By Sportanddev.org (Robert Njane)
Robert Njane of the Commonwealth Youth Sport for Development and Peace Working Group reports on the rapidly growing e-sports market across the African continent, epitomised in the currently unfolding African E-Sports Championship 2019.
I had the chance to attend the launch of the premier edition of African E-Sports Championship in Kenya, representing the Commonwealth Youth Sport for Development and Peace Working Group (CYSDP), on 30 March 2019. This was the first time the tournament happened in Kenya, being a little behind the other 24 countries that have already launched the tournament. The tournament runs in a league format lasting about 7 weeks, with a winner in each of the two categories being crowned from each of the countries. 52 winners from all countries will then participate in an African Competition, hosted in Kenya, to crown the eventual African Champion in August 2019. The competitors have a choice of two games, FIFA19 or Tekken 7, with a single winner in each representing their respective countries. The league is point based with the winner being the one with the most points.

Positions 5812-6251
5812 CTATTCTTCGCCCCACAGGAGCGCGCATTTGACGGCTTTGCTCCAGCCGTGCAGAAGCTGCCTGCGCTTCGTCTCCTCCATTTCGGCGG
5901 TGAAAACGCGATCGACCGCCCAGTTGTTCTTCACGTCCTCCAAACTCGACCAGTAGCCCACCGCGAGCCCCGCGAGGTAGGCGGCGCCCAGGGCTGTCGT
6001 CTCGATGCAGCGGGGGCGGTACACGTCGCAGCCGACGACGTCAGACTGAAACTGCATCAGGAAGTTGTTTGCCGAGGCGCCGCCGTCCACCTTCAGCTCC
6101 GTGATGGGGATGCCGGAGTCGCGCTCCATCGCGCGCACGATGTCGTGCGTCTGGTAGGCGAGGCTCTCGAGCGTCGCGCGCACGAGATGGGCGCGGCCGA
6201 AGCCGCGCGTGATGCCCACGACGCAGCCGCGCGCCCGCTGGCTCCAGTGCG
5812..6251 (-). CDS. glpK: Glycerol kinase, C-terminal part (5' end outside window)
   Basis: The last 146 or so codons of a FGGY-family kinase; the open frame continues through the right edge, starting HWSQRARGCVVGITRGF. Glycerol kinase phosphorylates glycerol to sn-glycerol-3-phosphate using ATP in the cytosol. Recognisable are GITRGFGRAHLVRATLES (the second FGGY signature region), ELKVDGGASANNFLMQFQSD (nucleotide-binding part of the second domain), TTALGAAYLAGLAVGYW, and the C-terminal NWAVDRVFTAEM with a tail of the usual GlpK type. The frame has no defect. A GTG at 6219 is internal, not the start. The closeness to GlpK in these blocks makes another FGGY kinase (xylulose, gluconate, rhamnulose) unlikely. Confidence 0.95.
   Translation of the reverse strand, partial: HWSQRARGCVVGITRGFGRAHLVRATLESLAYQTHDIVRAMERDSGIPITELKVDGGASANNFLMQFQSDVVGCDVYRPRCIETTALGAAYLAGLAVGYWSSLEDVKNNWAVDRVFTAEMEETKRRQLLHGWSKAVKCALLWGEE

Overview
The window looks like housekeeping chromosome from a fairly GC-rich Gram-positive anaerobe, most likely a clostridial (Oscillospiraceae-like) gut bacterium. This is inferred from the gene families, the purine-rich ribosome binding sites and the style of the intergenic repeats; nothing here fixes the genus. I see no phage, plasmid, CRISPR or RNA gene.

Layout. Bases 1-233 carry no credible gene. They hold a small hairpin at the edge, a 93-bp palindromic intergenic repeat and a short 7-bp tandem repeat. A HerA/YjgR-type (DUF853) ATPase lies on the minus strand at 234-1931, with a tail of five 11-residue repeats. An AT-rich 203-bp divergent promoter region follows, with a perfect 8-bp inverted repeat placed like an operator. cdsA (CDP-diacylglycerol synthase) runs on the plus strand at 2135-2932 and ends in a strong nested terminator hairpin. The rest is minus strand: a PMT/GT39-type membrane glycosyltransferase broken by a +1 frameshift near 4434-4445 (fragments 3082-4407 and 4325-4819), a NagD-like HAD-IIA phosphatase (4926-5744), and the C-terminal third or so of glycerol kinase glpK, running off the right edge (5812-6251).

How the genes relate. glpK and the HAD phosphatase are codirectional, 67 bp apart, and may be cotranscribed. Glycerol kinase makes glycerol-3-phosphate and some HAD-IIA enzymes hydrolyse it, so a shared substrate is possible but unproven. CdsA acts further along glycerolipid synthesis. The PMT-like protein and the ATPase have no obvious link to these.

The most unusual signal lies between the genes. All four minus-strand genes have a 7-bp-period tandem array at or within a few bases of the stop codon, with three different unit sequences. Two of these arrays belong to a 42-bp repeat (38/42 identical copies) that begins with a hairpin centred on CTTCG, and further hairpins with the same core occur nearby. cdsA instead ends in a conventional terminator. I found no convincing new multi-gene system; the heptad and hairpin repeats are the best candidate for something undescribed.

Speaking to Nathan, a leading official of the main organiser Ludique Works, he says this is the first cross country competition ever and will eventually present the title of Africa’s Top E-Sports Player. The host of organisers involved in the tournament are Proseries Gaming, NRG Radio, Whats Good Networks and K1 Klub House. Nathan is adamant that e-sports is the future, and the future is now. Ludique Works is involved in making games and animated content with an African theme. With the support of partners such as Liquid Telecom, providing high speed internet, the e-sports market in East Africa is booming.
The most facilitative aspect of e-sports is how accessible it is. Anyone can participate, all it requires is a gaming console or PC and access to high speed internet, and money starts flowing in. Running gaming cafes are quickly becoming the booming business venture for many entrepreneurs. Packed with noisy and competitive youths, it is easy to see how these cafes might soon become both a business and an employer.
A tonne of employment opportunities arise from the gaming industry; programmers, events companies, video production companies, internet providers, e-sports editors – the list is endless. As Nathan quipped, “get with the times”.
Challenges exist. It is very difficult to sell the idea of how gaming can bring money to corporates. The necessary infrastructure is lacking as it is expensive. Government involvement is close to zero and this means private businesses and companies are paying high taxes for equipment. Especially when compared to tax rebates in European countries, and American and Asian businesses in the same field.
A closing note from Nathan was, if you are passionate about a dream, anything is possible. I can see how this is true. The market is there. The audience is there. The content is there. The passion is there. Bringing all these together will shake the African e-sports market.